2012 Jaguar XK Driving Impressions

A lightweight, aluminum chassis that's riveted and bonded makes for a rigid and nimble foundation for the Jaguar XK. We found handling and braking superb. Even driving at high speeds, we found the XK models solid, stable and planted.

Ride quality, too, is tough to fault. The Adaptive Damping System provides continuous variable damping for ride comfort or maximum cornering on rough roads. Chassis motion, including roll rate and pitch rate, is analyzed and adjusted 100 times per second. Meanwhile, wheel travel is analyzed and corrected 500 times per second. All of that boils down to a thoroughly enjoyable ride without making the driver or passengers feel beat up.

Shifts with the 6-speed automatic transmission are sharp, quick, and on time. And there's downshift rev-matching, meaning the engine will blip for you. Unlike so many flappy-paddle transmissions out there, this one isn't always changing gears for you. You can drive the XK aggressively and use the transmission like a manual gearbox, and it does well with crisp upshifts and throttle-blipping downshifts, especially when you turn the dial on the console to set the car to Sport mode.

We have no complaints with the normally aspirated 385-horsepower engine that comes in the XK and have found it quite enjoyable.

The XK Convertible is very quiet underway with the triple-lined top up. For some, it might be too quiet, as the growl of the powerful engine is faint inside the cabin, even with the top down, unless you're up near redline. And because the top can go up or down in just 18 seconds, it's easy to soak up sunshine or take shelter according to mood.

The supercharged XKR, with its 510 horsepower and 461 pound-feet of torque, executed passing moves effortlessly. That humongous amount of torque comes in on the tachometer at 2500 rpm, so we always had plenty of low-end thrust. The XKR's massive brakes always brought us back from high speed in a snap.

The XKR-S was all about speed, at least in a straight line. We were able to take the coupe on a secure runway at El Centro air base in Southern California and got it up briefly to 180 mph. Even at those speeds and with strong winds, the car remained incredibly stable and composed. Braking was effortless as well, and although we slowed down gradually, the car was smooth, poised and able.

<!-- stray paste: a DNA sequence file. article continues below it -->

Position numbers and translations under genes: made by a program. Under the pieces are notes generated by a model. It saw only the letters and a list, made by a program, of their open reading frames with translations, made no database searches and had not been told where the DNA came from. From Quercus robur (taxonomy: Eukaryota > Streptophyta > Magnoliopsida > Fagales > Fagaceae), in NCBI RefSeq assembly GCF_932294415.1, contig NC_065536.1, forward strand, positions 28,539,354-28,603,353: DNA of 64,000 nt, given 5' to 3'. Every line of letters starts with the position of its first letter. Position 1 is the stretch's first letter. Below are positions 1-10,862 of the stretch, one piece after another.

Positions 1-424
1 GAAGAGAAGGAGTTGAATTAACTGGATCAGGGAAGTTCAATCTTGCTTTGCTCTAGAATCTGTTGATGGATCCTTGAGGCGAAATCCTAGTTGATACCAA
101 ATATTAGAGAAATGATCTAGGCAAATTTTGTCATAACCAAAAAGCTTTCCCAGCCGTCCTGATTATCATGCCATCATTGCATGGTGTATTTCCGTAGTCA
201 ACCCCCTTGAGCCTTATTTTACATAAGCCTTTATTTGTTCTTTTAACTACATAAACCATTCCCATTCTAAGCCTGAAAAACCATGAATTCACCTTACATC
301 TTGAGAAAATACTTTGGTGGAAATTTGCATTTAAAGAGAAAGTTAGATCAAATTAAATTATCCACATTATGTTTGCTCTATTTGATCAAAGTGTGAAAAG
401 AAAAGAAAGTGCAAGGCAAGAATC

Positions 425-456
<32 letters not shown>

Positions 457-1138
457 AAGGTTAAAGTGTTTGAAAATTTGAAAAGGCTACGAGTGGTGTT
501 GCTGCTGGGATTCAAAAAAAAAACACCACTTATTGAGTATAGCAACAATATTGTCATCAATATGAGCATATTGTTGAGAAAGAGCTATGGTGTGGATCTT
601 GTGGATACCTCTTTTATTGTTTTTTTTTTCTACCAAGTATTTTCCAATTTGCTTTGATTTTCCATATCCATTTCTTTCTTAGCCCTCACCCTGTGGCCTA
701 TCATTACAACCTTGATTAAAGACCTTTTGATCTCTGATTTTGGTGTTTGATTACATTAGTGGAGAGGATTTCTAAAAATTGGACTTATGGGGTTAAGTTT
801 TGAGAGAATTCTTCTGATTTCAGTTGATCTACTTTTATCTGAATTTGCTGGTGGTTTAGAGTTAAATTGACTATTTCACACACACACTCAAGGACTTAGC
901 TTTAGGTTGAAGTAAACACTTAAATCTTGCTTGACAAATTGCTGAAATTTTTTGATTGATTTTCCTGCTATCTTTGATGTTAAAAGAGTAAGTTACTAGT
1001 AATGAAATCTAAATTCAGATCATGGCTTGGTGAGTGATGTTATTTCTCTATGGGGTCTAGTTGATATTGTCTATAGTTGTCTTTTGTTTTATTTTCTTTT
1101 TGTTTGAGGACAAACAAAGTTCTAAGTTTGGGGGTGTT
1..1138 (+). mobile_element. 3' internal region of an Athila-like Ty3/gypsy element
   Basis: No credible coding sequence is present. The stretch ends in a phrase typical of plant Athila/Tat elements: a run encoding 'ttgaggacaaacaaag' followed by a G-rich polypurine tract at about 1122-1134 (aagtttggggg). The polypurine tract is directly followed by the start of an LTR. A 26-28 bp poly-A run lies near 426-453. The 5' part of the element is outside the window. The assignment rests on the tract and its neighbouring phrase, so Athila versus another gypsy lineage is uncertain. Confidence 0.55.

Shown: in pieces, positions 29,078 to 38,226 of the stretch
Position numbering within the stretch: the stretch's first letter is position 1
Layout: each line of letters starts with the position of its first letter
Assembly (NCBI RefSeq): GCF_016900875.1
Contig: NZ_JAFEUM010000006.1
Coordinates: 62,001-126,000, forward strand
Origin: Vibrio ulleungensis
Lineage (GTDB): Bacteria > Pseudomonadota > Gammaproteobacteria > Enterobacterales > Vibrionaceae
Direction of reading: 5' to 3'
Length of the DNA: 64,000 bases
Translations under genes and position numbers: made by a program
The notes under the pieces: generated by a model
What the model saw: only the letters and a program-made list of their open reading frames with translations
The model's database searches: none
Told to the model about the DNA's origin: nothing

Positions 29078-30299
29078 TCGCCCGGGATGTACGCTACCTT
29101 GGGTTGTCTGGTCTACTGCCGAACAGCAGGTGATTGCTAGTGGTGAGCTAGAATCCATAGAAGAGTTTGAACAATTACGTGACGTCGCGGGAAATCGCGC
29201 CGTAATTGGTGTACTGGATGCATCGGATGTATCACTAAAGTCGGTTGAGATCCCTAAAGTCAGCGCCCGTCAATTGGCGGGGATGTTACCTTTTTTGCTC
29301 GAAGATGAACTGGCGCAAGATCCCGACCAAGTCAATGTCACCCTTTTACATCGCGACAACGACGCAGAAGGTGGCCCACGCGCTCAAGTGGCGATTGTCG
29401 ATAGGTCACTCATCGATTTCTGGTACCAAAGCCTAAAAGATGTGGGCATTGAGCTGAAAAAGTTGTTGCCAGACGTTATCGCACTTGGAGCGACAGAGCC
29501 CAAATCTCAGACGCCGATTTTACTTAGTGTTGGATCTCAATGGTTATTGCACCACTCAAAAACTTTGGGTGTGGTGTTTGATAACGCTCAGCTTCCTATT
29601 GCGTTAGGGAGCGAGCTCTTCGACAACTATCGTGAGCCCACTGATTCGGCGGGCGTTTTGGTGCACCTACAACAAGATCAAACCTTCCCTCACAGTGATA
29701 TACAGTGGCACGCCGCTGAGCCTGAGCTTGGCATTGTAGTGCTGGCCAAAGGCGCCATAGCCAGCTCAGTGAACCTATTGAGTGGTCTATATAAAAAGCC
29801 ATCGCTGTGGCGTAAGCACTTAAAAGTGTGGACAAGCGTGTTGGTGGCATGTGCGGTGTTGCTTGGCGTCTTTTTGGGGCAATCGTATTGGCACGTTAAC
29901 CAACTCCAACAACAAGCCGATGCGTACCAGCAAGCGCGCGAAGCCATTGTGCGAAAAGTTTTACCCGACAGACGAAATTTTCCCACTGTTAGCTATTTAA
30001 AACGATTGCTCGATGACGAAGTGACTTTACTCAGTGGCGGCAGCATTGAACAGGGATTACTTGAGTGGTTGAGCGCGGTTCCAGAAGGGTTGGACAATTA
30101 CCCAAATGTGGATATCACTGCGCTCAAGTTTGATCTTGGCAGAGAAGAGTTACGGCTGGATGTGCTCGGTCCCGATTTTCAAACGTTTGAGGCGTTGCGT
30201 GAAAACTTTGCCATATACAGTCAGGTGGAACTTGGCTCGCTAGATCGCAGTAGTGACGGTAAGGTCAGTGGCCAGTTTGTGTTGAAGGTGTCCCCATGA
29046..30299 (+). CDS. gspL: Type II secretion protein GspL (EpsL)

On the road, the XKR-S felt very powerful. A few times while driving back country roads, we felt the tail come out a bit when we'd get on the throttle coming out of a turn. This car has serious low-end torque. As with other models, the adaptable suspension ate up the bumps in the road nicely without sacrificing performance.

In an XKR-S convertible, while trying to beat ominous gray clouds hovering above, wind buffeting was minimal with the windscreen in place and the windows up, and moderate with the windows down. The audio system sounded loud and clear, even at high speeds. When the sky darkened and drops began to fall, we decided to outrun the rain, rather than stop to put the top up. At upper highway speeds we stayed dry and comfy, with the exception of the occasional splash we'd get from water accumulating at the intersection of the A-pillar and the side window. The heated seats and steering wheel, combined with the powerful climate control system, kept us toasty as the temperature around our bubble continued to drop. When the storm worsened and we were no longer able to keep up speeds necessary to channel the water over our heads, we finally pulled over to put the top up. This was perhaps the only time when 18 seconds seemed like an eternity.

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